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June 2010 The Power of Exercise

It has been known that chronic psychological stress can have a harmful impact on human physical health. Stressful life experiences have been related to frequent occurrence of cardiovascular diseases and cancer, insulin resistance or suppression in the immune system. Many medical investigations so far have shown a beneficial role of well balanced diet in combating symptoms of various diseases. Recently, however, a lot of attention has also been given to a physical activity and its role in stress management. The mechanism by which stress impacts the body at the cellular level is still unknown in all details, but one likely pathway is telomerase activity (a cellular enzyme that adds telemetric DNA to shortened telomeres, and protects them). The relationship between chronic stress and the enzyme's activity is complex. One of the effects of stress is to cause telomerase inhibition, leading to premature cell aging. The findings reported last month, by a group of researches at the University of California, support the buffering potential of physical activity on harmful effects of stress on cellular longevity [1]. Therefore, exercise should be strongly advised and prescribed to people reporting high levels of psychological stress.

Main text:
Based on findings from previous studies, a pathway through which chronic stress may impact health is through affecting the length of the telomeric DNA and cell aging [2, 3, 4, 5, 6]. Telomeres are protective DNA-protein complexes at the end of linear chromosomes that promote chromosomal stability. Telomere shortness in human beings is a reliable prognostic marker of disease risk, its progression and premature mortality.

Results of a newly published study have shown that stressed yet physically active adults are more protected from the impact of stress on their telomere length, compared to those stressed and not active [1]. Participants in this study were 63 healthy post-menopausal women who were caring for a child with a chronic illness. These women were categorized in two groups: active and sedentary (inactive). Interestingly, women with higher perceived stress were significantly less likely to exercise and had fewer years of education. Furthermore, the relationship between stress and telomere length was significant in inactive participants only. According to results from this study it can be concluded that physical activity improves overall physical condition. Additionally, data from the study fit into recommendations for the amount of physical activity required to sustain a healthy body (75 minute of vigorous exercise per week, according to Centers for Disease Control).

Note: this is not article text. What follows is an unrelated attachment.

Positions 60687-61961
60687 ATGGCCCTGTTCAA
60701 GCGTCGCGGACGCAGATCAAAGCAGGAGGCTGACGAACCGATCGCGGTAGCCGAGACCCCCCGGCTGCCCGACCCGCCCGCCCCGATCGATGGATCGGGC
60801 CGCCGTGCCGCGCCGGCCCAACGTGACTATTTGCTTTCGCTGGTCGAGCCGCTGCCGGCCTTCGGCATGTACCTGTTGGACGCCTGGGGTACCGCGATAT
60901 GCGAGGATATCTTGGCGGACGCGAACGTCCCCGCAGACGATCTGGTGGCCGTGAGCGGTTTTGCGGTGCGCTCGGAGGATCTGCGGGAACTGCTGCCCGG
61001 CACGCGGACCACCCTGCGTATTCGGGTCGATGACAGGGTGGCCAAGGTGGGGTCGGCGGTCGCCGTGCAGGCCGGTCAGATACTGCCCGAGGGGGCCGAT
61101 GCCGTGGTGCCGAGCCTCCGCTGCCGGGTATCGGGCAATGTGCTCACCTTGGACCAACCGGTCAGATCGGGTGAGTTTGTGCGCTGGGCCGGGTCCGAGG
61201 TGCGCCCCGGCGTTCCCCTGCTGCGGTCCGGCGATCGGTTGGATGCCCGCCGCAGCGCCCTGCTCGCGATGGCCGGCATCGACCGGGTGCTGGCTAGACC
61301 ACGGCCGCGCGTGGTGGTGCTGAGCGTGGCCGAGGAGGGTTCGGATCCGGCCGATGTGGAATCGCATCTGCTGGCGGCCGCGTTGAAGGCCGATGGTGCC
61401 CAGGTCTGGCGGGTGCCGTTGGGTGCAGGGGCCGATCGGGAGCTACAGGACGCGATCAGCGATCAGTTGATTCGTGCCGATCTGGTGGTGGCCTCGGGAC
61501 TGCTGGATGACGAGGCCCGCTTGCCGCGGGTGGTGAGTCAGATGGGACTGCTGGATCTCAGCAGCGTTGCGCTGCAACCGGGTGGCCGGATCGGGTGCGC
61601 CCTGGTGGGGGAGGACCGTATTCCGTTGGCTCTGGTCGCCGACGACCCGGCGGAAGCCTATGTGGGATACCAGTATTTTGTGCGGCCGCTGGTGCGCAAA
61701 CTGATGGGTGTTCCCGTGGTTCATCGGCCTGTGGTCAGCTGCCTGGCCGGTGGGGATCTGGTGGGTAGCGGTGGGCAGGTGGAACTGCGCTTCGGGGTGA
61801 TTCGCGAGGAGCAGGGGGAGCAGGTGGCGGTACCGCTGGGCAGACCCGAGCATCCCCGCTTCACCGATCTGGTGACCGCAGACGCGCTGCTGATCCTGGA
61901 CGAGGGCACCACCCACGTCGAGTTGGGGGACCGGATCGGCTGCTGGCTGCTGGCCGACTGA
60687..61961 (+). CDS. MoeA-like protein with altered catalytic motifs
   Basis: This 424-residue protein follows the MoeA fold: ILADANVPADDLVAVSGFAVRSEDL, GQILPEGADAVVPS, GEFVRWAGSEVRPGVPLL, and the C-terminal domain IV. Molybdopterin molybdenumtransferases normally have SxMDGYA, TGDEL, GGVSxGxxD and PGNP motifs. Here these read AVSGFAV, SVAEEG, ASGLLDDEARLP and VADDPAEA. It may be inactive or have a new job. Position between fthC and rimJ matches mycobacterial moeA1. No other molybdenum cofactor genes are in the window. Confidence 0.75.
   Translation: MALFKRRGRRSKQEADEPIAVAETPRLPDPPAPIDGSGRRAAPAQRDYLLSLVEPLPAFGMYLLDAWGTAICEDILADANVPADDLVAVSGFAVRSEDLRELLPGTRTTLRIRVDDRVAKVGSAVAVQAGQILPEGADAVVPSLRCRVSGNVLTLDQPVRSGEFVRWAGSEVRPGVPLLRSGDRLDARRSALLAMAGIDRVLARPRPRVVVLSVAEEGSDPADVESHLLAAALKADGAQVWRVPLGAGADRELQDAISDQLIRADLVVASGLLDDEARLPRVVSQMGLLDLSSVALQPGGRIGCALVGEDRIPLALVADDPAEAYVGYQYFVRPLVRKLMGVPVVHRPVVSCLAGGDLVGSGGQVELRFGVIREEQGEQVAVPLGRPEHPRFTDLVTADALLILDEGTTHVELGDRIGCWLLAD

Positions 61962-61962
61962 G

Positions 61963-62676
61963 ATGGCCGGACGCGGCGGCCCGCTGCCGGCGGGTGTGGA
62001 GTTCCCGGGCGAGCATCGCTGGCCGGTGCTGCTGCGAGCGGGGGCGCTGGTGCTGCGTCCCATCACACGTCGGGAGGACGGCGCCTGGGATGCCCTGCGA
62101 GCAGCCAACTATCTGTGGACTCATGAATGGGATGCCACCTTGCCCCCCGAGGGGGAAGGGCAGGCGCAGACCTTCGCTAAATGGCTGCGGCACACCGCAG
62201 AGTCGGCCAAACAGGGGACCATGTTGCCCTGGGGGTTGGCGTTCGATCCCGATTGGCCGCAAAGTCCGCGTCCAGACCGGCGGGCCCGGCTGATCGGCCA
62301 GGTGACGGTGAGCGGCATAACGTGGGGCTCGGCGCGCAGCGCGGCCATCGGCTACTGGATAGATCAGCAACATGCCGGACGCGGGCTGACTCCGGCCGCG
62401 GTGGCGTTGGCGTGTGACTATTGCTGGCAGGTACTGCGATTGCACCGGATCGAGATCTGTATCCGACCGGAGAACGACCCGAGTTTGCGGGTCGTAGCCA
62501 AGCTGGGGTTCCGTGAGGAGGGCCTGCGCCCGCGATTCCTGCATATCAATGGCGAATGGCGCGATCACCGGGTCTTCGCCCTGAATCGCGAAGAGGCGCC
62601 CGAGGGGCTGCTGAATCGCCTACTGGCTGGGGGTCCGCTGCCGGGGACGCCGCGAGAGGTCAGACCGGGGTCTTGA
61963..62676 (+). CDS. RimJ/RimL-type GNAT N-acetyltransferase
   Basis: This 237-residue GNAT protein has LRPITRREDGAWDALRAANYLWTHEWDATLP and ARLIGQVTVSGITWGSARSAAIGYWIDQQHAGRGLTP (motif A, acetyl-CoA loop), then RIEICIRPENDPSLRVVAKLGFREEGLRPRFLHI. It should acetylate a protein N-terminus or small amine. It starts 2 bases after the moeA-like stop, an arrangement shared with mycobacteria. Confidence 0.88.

A condition of chronic stress modifies cell physiology and shortens cell's life span. Since physical activity may protect those experiencing high stress, it is highly recommended to introduce regular exercise in a lifestyle. The power of exercise can be an enjoyable experience of relaxation and a useful way to protect your physical health.

By: Svetlana Obradovic and Luuk Simons 

[1] Puterman, E., J. Lin, E. Blackburn, A. O'Donovan, N. Adler, E. Epel (2010). The Power of Exercise: Buffering the Effect of Chronic Stress on Telomere Length.

[2] Epel, E. S., E. H. Blackburn, J. Lin, F. S. Dhabhar, N. E. Adler, et. al. (2004). Accelerated telomere shortening in response to life stress. Proc Natl Acad Sci 101 pp. 17312-15.

[3] Epel, E. S., J. Lin, F. H. Wilhelm, O. M. Wolkowitz, R. Cawthon, et. al. (2006). Cell aging in relation to stress arousal and cardiovascular disease risk factors. Psychoneuroendocrinology 31 pp. 277-87.

[4] Parks, C. G., D. B. Miller, E. C. McCanlies, R. M. Cawthon, M. E. Andrew, et. al. (2009). Telomere length, current perceived stress, and urinary stress hormones in women. Cancer Epidemiology Biomarkers and Prevention 18 pp. 551.

[5] Damjanovic, A. K., Y. Yang, R. Glaser, J. K. Kiecolt-Glaser, H. Nguyen, et. al. (2007). Accelerated telomere erosion is associated with a declining immune function of caregivers of Alzheimer 's disease patients. J Immunol 179 pp. 4249-54.

[6] Kortschal, A., P. Ilmonen, D. J. Penn (2007). Stress impacts telomere dynamics. Biology Letters 3 pp. 128.

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